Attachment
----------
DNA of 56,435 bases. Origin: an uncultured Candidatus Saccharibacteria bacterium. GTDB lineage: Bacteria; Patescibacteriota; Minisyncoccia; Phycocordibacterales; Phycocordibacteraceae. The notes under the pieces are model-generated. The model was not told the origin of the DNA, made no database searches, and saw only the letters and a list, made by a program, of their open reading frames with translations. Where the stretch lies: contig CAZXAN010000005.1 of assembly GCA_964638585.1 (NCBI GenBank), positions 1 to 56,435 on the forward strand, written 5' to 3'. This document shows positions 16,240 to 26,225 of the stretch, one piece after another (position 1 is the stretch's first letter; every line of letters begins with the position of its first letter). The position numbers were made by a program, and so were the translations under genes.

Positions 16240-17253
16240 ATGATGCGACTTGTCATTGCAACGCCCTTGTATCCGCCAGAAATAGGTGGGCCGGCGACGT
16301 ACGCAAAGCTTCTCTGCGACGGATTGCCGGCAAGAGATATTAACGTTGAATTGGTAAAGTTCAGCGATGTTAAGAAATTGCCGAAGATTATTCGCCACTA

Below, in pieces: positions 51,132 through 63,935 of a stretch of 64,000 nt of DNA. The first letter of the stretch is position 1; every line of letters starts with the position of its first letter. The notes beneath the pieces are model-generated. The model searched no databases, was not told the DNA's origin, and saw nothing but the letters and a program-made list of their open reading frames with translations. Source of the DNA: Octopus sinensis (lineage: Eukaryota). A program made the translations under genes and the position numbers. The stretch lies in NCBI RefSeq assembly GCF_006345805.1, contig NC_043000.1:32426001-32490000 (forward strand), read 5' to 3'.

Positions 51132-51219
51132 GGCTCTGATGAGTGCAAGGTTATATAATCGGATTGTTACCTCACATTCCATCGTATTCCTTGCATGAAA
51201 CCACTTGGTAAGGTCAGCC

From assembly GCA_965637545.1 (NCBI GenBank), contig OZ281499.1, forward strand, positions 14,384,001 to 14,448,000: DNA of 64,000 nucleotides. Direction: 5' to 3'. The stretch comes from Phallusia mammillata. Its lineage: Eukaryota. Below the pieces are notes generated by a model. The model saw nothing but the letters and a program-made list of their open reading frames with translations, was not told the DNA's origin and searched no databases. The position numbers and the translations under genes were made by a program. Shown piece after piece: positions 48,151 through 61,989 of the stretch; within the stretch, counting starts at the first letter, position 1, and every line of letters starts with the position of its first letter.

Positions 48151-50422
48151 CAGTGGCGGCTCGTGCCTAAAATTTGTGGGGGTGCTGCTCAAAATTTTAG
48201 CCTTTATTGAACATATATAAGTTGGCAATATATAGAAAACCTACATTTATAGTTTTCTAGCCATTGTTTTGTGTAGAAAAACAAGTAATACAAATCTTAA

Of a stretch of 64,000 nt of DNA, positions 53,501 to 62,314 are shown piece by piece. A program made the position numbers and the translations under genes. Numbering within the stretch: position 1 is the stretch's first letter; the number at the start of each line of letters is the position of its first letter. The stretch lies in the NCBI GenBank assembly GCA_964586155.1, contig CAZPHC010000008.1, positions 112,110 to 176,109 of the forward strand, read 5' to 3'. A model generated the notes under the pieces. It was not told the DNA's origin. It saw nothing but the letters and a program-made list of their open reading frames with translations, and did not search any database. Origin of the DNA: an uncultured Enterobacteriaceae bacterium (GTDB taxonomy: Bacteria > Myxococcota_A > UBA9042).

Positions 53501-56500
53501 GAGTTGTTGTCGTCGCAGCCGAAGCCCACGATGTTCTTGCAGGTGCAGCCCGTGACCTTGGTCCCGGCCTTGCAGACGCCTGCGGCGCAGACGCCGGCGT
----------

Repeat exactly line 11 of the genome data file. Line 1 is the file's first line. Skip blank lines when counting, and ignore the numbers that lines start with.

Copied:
48151 CAGTGGCGGCTCGTGCCTAAAATTTGTGGGGGTGCTGCTCAAAATTTTAG